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and J. Menold
2019, Journal of Mechanical Design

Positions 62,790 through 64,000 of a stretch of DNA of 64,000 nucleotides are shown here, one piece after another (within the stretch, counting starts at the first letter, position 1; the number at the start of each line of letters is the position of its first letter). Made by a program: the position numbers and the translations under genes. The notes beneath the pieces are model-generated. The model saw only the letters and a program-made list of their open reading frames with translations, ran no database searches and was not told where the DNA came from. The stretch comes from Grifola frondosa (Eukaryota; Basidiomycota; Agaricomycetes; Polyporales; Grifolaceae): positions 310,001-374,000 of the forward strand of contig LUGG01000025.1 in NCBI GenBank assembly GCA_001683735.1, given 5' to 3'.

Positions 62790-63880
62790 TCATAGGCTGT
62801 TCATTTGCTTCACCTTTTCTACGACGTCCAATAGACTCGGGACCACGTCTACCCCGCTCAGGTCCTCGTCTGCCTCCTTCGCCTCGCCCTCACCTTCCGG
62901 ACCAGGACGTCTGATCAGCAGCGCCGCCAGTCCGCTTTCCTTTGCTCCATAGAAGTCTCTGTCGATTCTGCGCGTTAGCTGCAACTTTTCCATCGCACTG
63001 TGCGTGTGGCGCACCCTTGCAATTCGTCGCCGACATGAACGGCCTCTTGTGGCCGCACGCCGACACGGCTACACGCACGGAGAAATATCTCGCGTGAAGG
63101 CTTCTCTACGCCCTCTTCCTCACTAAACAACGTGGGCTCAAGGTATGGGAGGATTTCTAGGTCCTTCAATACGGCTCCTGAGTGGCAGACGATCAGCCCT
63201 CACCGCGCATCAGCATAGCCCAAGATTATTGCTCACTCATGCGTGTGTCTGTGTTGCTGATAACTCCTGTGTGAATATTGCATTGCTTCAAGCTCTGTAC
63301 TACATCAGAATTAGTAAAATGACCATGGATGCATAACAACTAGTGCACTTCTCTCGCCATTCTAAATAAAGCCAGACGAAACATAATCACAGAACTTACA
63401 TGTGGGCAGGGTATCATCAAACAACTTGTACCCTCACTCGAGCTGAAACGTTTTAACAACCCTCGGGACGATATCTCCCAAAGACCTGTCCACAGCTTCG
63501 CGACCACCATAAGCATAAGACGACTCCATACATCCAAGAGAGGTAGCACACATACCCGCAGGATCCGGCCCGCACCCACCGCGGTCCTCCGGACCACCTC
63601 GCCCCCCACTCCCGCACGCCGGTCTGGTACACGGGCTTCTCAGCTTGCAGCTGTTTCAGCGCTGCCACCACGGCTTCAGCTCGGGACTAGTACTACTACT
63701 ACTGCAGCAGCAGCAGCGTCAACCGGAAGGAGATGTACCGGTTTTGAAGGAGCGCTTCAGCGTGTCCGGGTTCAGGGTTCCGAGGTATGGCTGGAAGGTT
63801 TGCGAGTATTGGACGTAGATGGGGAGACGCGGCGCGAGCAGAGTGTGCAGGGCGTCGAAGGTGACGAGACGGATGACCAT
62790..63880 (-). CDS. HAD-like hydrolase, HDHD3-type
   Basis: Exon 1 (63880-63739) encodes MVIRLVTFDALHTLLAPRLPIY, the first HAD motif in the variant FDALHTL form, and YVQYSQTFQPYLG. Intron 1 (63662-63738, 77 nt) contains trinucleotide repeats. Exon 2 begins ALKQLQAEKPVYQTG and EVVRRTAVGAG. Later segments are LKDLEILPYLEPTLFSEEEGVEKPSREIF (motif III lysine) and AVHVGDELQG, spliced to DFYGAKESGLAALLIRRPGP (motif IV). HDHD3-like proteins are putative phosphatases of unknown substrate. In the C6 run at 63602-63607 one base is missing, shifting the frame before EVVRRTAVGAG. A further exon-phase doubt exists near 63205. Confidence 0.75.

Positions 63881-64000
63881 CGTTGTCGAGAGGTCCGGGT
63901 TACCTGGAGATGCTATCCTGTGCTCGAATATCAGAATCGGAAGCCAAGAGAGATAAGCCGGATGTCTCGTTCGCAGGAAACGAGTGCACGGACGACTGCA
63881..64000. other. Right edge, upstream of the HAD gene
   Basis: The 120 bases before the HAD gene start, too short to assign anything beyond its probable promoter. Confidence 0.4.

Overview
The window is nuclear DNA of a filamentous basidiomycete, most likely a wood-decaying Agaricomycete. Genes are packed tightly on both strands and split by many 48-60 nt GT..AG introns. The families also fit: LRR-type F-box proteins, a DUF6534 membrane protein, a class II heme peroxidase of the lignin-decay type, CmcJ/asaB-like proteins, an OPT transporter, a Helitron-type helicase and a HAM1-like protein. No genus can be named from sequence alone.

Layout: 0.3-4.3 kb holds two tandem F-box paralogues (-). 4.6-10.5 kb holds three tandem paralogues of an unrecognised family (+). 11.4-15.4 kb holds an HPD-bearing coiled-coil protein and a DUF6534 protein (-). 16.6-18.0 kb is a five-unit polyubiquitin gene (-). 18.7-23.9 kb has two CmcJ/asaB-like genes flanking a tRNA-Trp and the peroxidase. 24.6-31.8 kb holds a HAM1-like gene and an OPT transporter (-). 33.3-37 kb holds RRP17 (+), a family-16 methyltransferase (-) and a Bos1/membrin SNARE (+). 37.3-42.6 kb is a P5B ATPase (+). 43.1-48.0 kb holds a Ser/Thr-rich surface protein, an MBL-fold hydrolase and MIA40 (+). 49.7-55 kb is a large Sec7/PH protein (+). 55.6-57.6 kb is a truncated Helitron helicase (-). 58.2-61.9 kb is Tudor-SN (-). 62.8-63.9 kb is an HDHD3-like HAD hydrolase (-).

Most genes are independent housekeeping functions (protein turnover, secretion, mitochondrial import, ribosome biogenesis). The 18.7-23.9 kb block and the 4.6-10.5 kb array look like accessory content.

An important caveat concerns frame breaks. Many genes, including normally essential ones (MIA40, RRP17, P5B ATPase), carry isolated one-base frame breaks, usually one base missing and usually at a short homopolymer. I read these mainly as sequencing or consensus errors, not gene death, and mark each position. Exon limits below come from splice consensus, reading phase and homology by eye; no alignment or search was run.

While the combination of 3D scanning and printing processes holds much promise for the field of new product development, problems with repeatability and accuracy have limited the wider spread adoption of 3D scan to print processes. Some studies have explored the errors inherent in higher fidelity scan to print (S2P) processes, yet few have explored the errors in S2P processes that leverage affordable rapid non-contact digitizers. No studies have explored the strategies experts in digital fabrication employ to mitigate geometric and dimensional errors throughout the S2P process. To address these gaps, a controlled study was conducted using data from 27 scans collected with a common off-the-shelf non-contact optical digitizer and a relatively simple workpiece. Additionally, a behavioral study was conducted with 13 experts in digital fabrication; actions were recorded and later analyzed using hidden Markov modeling. The geometric and dimensional integrity of the digital models was found to be significantly out of tolerance at various phases of the S2P process, as compared to the truth model. Larger errors were found more consistently in the beginning of the S2P process, but these errors were not sufficiently filtered out during the remainder of the process. Experts strategies were not beneficial and digital models produced by experts were found to be significantly smaller than truth models, indicating a trend to “over-clean” digital models. Our findings imply that designers leveraging off-the-shelf RE tools may encounter significant barriers when attempting to integrate digitization tools into the design process.